That “every aspect of life” includes children. In the DRC, an
estimated 40,000 children are working in the mines under slave labor
conditions—some as young as 6. Initially, there was hope that DRC
President Felix Tschisekedi would curb the abuses, but now those hopes
are dwindling.
Epoch Times Photo People work at the Kalimbi cassiterite artisanal
mining site north of Bukavu, in the Democratic Republic of Congo, on
March 30, 2017. (Griff Tapper/AFP via Getty Images)

In her address before the U.S. Congress on July 14, Crisis and
Conflict Director for Human Rights Watch Ida Sawyer stated that “child
labor and other serious human rights abuses in the mining sector
remain widespread, and these challenges only become harder to address
amidst rampant corruption.”

“The Allied Democratic Forces (ADF), a Ugandan-led armed Islamist
group with ties to the Islamic State (ISIS) … as well as their backers
among the Congolese political and military elite, control lucrative
mineral resources, land, and taxation rackets.”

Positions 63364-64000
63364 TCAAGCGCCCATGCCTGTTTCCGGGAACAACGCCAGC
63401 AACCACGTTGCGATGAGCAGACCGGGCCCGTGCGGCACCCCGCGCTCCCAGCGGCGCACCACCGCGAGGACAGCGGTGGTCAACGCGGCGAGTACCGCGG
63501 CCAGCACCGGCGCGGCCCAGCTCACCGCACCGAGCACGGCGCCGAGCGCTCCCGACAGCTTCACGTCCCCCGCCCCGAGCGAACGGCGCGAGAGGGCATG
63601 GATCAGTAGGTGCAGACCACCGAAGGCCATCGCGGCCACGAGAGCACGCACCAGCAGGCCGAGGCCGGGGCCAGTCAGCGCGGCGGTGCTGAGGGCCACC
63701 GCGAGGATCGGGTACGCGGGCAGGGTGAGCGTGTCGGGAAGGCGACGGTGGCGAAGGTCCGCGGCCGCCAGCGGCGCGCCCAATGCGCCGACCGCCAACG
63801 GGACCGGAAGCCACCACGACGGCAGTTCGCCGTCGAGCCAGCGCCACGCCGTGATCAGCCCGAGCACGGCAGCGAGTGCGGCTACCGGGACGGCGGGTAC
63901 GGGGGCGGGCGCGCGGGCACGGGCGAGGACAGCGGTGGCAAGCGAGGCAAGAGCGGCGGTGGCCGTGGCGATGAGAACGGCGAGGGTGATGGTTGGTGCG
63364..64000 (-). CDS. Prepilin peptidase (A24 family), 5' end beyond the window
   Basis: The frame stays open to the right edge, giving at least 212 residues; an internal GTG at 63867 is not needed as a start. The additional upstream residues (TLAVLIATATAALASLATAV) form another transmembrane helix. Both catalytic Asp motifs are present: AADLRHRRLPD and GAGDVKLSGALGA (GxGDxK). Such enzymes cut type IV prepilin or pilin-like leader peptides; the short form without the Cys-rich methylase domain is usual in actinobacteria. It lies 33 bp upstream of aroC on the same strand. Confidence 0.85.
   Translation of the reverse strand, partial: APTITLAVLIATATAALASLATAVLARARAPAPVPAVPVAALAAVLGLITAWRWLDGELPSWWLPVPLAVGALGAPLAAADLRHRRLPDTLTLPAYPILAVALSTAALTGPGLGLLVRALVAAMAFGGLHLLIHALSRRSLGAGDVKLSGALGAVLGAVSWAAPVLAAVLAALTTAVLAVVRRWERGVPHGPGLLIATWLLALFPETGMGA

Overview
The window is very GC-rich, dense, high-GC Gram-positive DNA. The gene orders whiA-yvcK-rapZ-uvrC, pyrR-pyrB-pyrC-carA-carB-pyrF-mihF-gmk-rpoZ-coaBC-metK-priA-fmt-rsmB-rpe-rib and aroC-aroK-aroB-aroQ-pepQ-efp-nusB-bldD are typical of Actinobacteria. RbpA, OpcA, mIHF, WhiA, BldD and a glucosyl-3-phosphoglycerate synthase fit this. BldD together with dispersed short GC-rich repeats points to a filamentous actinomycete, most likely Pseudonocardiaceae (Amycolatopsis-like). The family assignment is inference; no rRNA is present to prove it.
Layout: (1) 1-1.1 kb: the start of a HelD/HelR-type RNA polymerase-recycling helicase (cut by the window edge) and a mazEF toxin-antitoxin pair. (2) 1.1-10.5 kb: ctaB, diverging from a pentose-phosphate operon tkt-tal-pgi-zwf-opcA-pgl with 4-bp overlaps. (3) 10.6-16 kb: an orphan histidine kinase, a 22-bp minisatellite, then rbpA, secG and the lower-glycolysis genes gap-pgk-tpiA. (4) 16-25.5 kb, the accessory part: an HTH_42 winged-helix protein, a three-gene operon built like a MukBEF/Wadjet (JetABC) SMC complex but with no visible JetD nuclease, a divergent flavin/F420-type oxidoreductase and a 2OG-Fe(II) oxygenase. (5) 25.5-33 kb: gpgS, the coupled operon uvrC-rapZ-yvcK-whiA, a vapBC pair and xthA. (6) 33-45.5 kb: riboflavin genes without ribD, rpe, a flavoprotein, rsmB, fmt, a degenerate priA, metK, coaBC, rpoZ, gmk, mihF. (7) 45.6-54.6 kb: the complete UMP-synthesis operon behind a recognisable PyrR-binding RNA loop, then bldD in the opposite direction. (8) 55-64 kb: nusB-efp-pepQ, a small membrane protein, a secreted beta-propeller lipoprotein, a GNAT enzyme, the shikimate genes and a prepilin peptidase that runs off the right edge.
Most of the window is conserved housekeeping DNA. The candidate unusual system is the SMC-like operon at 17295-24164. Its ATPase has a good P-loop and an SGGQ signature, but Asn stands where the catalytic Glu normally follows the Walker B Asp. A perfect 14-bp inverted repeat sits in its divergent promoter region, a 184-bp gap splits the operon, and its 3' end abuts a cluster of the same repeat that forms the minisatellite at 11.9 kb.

The Wilson Center reports that there are an estimated 255,000
Congolese miners laboring for cobalt, primarily using their hands.

“As global demand for Congolese mineral resources increases, so do the
associated dangers that raise red flags for Congolese miners’ human
rights,” it said.

And human rights violations aren’t the only concern with cobalt
mining. Wilson Center states: “The extraction of DRC mineral resources
includes cutting down trees and building roads, negatively impacting
the environment and biodiversity … Cobalt mining operations generate
incredibly high carbon dioxide and nitrogen dioxide emissions and
substantial electricity consumption. These emissions contribute to the
fact that Africa produces five percent of carbon dioxide emissions
Epoch Times Photo California Gov. Gavin Newsom speaks in Los Angeles,
on Sept. 29, 2021. (John Fredricks/The Epoch Times)

Meanwhile, in California, Newsom extolled his state’s move away from
fossil fuels.

“This plan’s yearly targets—35 percent ZEV sales by 2026, 68 percent
by 2030, and 100 percent by 2035—provide our roadmap to reducing
dangerous carbon emissions and moving away from fossil fuels. That’s
915 million oil barrels’ worth of emissions that won’t pollute our